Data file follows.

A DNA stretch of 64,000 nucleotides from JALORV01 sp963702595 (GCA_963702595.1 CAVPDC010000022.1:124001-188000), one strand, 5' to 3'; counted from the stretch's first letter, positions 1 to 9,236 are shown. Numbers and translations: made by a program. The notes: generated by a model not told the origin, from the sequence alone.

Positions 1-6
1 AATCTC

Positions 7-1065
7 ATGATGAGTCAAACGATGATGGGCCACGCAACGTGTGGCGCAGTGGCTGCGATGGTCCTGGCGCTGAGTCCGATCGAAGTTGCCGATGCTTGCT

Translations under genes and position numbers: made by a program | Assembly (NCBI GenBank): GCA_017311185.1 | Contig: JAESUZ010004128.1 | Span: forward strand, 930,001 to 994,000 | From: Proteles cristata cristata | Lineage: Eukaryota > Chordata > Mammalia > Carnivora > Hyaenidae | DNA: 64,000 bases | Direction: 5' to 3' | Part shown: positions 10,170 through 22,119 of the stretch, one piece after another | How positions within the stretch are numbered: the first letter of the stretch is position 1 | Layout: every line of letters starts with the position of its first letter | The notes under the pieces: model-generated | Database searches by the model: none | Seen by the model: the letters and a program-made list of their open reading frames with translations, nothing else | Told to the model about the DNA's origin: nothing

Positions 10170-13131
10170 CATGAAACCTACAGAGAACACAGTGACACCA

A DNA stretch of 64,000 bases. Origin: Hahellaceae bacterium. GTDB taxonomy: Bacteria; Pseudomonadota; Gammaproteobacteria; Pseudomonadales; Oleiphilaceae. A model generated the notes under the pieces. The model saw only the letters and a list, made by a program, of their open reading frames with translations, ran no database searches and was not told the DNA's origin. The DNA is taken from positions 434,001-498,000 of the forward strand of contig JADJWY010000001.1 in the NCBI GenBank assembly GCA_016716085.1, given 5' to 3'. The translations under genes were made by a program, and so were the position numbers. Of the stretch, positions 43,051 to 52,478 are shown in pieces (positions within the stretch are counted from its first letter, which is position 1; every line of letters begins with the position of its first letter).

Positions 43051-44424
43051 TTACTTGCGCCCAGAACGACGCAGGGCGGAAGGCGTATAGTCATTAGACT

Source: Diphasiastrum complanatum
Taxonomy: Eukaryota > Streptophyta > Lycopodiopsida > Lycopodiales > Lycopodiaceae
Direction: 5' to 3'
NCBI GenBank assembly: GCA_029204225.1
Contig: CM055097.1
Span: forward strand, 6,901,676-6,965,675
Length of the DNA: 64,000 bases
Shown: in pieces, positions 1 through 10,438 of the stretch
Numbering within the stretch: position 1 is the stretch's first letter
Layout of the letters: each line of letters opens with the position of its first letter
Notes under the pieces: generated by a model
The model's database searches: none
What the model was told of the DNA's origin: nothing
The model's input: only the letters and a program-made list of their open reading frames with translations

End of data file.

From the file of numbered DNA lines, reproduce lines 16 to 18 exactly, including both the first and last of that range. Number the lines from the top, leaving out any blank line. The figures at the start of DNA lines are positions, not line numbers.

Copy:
Contig: CM055097.1
Span: forward strand, 6,901,676-6,965,675
Length of the DNA: 64,000 bases